economic decline/help

Doug Henwood dhenwood at
Sat Oct 28 10:23:26 MDT 1995

At 1:01 AM 10/29/95, Joseph Halevi wrote:

>Retiring stagnation?
>Please read Sylos-Labini's Oligopoly and Technical Progress where
>stagnation is shown to be fully compatible with a dynamic system.
>Published by Harvard UP in 1969 and reprinte by Kelly, Chicago, 1994.
>Read also same author "The Forces of Economic Growth and Decline",
>MIT Press, 1984.

Here's what my American Heritage dictionary tells me, courtesy of Microsoft

stagnant (stag=B4nent) adjective
1.      Not moving or flowing; motionless.
2.      Foul or stale from standing: stagnant ponds.
3.      a. Showing little or no sign of activity or advancement; not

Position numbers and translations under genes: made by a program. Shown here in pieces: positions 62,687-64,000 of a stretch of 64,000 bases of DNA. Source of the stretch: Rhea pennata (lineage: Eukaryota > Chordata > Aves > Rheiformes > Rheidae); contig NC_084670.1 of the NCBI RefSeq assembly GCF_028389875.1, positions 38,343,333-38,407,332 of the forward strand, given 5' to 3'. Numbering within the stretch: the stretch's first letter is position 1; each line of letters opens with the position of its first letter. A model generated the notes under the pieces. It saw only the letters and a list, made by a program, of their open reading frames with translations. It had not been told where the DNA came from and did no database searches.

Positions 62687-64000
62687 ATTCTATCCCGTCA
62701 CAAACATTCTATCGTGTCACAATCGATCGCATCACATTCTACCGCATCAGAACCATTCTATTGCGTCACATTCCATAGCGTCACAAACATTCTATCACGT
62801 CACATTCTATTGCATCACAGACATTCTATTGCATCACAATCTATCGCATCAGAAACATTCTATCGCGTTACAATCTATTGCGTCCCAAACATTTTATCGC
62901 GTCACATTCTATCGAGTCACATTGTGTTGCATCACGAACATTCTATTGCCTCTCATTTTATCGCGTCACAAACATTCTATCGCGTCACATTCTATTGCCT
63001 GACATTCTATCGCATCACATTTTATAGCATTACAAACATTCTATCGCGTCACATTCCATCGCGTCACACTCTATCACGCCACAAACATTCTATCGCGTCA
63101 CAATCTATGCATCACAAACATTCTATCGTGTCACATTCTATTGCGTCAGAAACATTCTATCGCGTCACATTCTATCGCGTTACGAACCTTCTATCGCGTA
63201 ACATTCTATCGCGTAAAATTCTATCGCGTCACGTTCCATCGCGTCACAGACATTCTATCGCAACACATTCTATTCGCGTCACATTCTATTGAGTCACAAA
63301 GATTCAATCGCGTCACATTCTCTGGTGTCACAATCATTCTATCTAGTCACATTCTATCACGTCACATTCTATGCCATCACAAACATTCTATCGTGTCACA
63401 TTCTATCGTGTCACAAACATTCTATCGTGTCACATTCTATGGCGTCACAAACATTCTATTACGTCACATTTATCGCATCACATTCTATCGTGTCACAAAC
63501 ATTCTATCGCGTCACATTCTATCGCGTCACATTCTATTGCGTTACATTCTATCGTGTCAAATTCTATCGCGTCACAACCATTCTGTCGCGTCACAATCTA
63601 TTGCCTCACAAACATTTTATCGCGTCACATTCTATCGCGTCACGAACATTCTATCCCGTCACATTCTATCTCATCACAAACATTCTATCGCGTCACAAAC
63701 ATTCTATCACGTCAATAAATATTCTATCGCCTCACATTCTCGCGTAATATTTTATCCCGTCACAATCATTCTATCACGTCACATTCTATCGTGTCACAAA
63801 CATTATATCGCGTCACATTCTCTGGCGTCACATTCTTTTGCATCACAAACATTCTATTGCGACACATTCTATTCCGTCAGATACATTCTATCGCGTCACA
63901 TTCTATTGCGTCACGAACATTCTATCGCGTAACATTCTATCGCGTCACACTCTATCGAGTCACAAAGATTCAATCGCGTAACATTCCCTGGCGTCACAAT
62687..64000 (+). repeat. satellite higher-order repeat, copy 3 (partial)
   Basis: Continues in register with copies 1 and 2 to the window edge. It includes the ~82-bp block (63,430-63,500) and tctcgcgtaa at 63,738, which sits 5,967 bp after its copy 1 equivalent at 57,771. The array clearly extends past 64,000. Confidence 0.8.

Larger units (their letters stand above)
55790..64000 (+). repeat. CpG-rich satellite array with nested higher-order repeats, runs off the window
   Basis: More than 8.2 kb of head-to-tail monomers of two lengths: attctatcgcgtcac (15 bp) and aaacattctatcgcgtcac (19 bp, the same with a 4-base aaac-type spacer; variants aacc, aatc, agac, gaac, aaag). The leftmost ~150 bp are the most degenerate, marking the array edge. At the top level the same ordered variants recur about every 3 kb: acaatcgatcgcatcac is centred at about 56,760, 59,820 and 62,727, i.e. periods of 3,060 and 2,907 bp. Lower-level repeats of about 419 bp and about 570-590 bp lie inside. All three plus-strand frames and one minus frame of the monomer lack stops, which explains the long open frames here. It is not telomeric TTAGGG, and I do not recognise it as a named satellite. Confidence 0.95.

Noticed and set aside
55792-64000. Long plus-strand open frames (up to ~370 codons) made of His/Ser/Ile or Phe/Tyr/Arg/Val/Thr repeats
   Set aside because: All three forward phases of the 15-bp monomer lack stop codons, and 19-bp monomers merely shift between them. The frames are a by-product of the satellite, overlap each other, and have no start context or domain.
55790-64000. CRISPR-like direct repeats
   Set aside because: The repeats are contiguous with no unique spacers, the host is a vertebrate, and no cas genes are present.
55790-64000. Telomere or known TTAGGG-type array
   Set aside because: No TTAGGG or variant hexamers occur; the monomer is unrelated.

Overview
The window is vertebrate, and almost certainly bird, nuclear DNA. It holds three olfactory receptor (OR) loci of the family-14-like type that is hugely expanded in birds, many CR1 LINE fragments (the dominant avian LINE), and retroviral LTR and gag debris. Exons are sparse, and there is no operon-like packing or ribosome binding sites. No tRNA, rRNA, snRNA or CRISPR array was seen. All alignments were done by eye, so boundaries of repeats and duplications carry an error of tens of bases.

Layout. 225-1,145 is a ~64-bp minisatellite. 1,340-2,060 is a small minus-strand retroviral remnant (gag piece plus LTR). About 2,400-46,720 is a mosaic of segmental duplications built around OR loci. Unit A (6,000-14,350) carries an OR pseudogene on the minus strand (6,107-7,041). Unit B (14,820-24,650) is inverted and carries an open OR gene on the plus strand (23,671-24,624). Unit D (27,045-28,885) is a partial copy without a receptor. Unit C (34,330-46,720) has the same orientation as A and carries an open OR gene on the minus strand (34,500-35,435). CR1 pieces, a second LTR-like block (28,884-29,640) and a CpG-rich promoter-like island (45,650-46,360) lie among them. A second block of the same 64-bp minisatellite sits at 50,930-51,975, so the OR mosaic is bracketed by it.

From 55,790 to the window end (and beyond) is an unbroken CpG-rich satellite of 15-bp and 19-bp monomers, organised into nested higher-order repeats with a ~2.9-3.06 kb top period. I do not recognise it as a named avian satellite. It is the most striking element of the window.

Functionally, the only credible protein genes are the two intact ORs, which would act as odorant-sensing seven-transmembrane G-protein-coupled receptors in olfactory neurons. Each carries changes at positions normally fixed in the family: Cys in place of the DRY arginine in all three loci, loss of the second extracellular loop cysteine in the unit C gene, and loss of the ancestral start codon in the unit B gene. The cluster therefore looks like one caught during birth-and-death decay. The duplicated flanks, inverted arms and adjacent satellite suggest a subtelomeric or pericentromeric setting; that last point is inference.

developing or progressing; inactive: a stagnant economy. b. Lacking
vitality or briskness; sluggish or dull: a stagnant mind.
[Latin stagnans, stagnant-, present participle of stagnare, to be stagnant.

The reference to STAGNATE contains the etymological info that the word
originates in the Latin word for "swamp."

I'm sure Sylos-Labini's proof that stagnation is compatible with dynamism
is very clever, but don't words mean anything?

I see an intensification of competition, not monopoly; an acceleration of
technical change, not its retardation by monopolists; and ceaseless
transformation of all social relations in virtually every corner of the
world. If this is stagnant, then I'm RuPaul.



Doug Henwood
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